Vehicles’ engines work more efficiently at about 50mph; vehicles driving below 50mph and above 55mph produce more emissions from their exhausts. While traffic is often slower than 50mph at peak times, having a consistently lower speed limit helps to improve journey time reliability by smoothing the traffic flow, because it reduces the number of times vehicles have to stop and start again. This in turn reduces the time traffic is stationary or moving slowly in queues, and has an air quality benefit as vehicles’ engines emit the most NO2 emissions when they are switched on but not moving or moving slowly (that is why it is so important not to leave your engine running when you are parked).  

Vehicles travelling at 50mph produce up to 20 per cent less nitrogen oxide pollution from their exhausts than vehicles travelling at 70mph. That helps improve overall air quality, regardless of the time of day or what the traffic conditions are.

We are using average speed cameras as they have been proven to be very effective in reducing the speed of vehicles.

What else is being done to improve air quality in Basildon?

Map of areas in Basildon 

Various schemes and initiatives have already been developed to help improve overall air quality in the Basildon area and encourage a shift to safer, greener and healthier travel and transport, while a number of others are still planned.

A127 speed limit reduction

A new 50mph speed limit was introduced on a stretch of the A127 in Basildon earlier this year to improve air quality and road safety. Tests showed that a card h-100 mb-3 of the road between east and west Basildon exceeded national air quality safe limits for nitrogen
dioxide.

The new 50mph limit is in place on both carriageways between the existing 40mph speed limit near the Fortune of War roundabout and approximately 470m east of the Pound Lane (westbound)/Cranfield Park Road (eastbound) junctions.

Vehicles’ engines work more efficiently at about 50mph than 70mph, producing fewer emissions from their exhausts. Reducing speeds from 70mph to 50mph can, therefore, reduce harmful emissions by up to 20 per cent, as well as improving journey time reliability.

The reduction in speed limit from 70mph to 50mph is, therefore, expected to reduce nitrogen dioxide on the A127 to safe levels in 2021 and reduce personal injury collisions on this stretch of the road.

Basildon Integrated Transport Package

A package of transport improvements was developed to support growth and regeneration in Basildon, reduce congestion, encourage increased use of sustainable transport and improve air quality.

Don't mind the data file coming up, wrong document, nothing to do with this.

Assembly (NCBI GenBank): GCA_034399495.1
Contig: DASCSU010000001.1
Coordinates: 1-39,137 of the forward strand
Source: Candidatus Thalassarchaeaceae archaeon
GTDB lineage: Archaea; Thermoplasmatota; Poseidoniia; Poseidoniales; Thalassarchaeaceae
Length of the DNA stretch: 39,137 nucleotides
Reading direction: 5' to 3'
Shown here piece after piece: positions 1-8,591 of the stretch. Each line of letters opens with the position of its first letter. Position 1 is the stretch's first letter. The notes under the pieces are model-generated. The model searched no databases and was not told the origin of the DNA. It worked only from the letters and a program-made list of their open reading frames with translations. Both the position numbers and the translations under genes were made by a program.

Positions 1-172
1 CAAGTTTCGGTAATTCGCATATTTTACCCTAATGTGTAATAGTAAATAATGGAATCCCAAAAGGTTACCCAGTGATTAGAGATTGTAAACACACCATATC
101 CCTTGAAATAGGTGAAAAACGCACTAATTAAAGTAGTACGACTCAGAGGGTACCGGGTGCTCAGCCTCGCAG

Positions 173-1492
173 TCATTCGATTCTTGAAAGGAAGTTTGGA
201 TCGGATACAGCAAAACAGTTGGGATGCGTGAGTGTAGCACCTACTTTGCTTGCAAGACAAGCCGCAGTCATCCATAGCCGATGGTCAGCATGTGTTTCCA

The improvements are being completed in three waves, with work currently underway in Basildon town centre to create a sustainable transport hub around the bus and railway stations, including the installation of new cycle parking and real-time bus service information boards, and upgrading of shared crossings to enable future cycleway improvements linking to the Basildon Enterprise Corridor.

Essex Climate Action Commission

An independent cross-party commission on climate change has been set up by Essex County Council and recently discussed how drastic changes to transport in Essex could help reduce the county’s carbon emissions, agreeing a range of recommendations it will put forward to the council.

In addition, it is currently developing a 15-year business plan to achieve ‘generational change’, with the ambition of making Essex County Council one of the most environmentally sound councils in the UK.

This plan will involve setting targets for various environmental aspects, including air quality, over the short, medium and longer term.

Emergency Active Travel bid - Wickford

Essex County Council has been awarded £7.3million of further Emergency Active Travel funding from the Government for five transformational schemes, including one in Wickford.

The proposals build on recent Safer, Greener, Healthier emergency measures and the Wickford project is the first part of a long-term plan to create an improved cycle link between Wickford and Basildon, which will eventually enhance the whole cycle and walking network across the Basildon borough.

The project would involve a series of improvements through residential areas from Nevendon Road, in the south of the town, to Wickford town centre and Wickford Railway Station.

Electric vehicle charging points

Basildon Borough Council received Government funding to install additional electric vehicle charging facilities across Basildon to support the uptake of electric vehicles.

A number of rapid and fast electric vehicle chargers have now been installed in car parks across the borough, including some specifically for use by taxis and private hire vehicles.

Basildon now has more electric vehicle charging points than any other area in Essex and is within the top 40% in the country.

E-scooter trial

Basildon is among the initial areas of the county where Essex County Council has launched a pilot electric scooter hire scheme.

The trial seeks to provide people with a zero carbon, socially distanced alternative to short car journeys, reducing congestion and air pollution.

Spin, a company owned by Ford, is managing the schemes, which have been designed in collaboration with borough and district councils. More information about the trial in Basildon is available on Spin's website.